Today, Rwanda, with the densest population in Africa, struggles to bring more prosperity to its approximately 9 million people by attracting investments, promoting tourism and boosting its agricultural output.
-- and this distinction is most commonly used in connection with the Rwandan civil war or the genocide in 1994. However, the Rwandan people have historically belonged, using common culture and language as criteria, to one ethnic group called Banyarwanda (people of Rwanda).5 Dr. Anastase Shyaka, a professor at the University of Rwanda writes that prior to European colonization, all the Hutus, Tutsis and Twas were united and swore allegiance to one monarch, "Umwami". Further cementing this bond were the myths and folktales and clan-based identity, in which every Rwandan would trace his genealogy to one ancestor, called "Kanyarwanda". While the first king of Rwanda in the 15th century was identified as a Tutsi - the ethnic identity as explained by Prof. Shaka was more in connection with certain economic activities, and a Tutsi could lose his "Tutsiness" and become a Hutu and be deprived of his possessions. Therefore, the distinction was more economic and social, rather than strictly genetic - a fact boosted by subsequent intermarriages, making the genetic basis moot and academic. All of Rwandans currently speak the same language (Kinyarwanda), and most are Christians (majority of whom are Catholic), with a sprinkling of Muslims.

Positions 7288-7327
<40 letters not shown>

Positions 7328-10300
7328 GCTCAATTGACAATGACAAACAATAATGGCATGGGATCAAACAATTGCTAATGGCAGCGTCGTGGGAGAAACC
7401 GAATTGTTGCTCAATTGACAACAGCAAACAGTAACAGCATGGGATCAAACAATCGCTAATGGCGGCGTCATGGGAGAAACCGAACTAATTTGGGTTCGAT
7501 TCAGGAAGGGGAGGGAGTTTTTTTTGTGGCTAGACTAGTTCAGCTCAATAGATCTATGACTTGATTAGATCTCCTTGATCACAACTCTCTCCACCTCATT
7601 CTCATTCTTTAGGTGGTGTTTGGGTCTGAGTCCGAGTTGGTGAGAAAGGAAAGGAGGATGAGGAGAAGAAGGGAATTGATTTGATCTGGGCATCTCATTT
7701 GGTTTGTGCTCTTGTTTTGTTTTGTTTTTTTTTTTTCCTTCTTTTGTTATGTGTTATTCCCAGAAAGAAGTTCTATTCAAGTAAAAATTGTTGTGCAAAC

Prior to the coming of European colonizers (first the Germans in 1894 and the Belgians in 1917), Rwanda was under a monarchy and its society was cohesive and stable. Political power was vested i the King who was in turn recognized and respected as protective of the interests of the citizens of Rwanda.6 To ensure checks and balances, three or four ministers were in-charge of different spheres of economic activity - for pasture, agriculture and hunting.7 When the Belgians ruled Rwanda, the political culture built on trust of the monarchical power to ensure fairness and equality was destroyed. Instead of three or four chiefs to oversee the different areas of livelihood, a single chief was installed, bringing the socio-economic foundation in service to the interests of the colonizers and its appointed rulers, while introducing forced labor.8 In 1935, the Belgian Colonial Administration issued identification cards clearly categorizing Rwandans as "Hutu", "Tutsi" and "Twa" on the basis on the number of heads of cattle they owned, with Tutsis classified as those with 10 or more cows. From then on, Rwandans came to see that their ethnicity is linked to opportunities for jobs and positions of power - as if identity comes first and was the primary factor over and above legitimate efforts to achieve success in society. That ethnicity became the crux of achieving or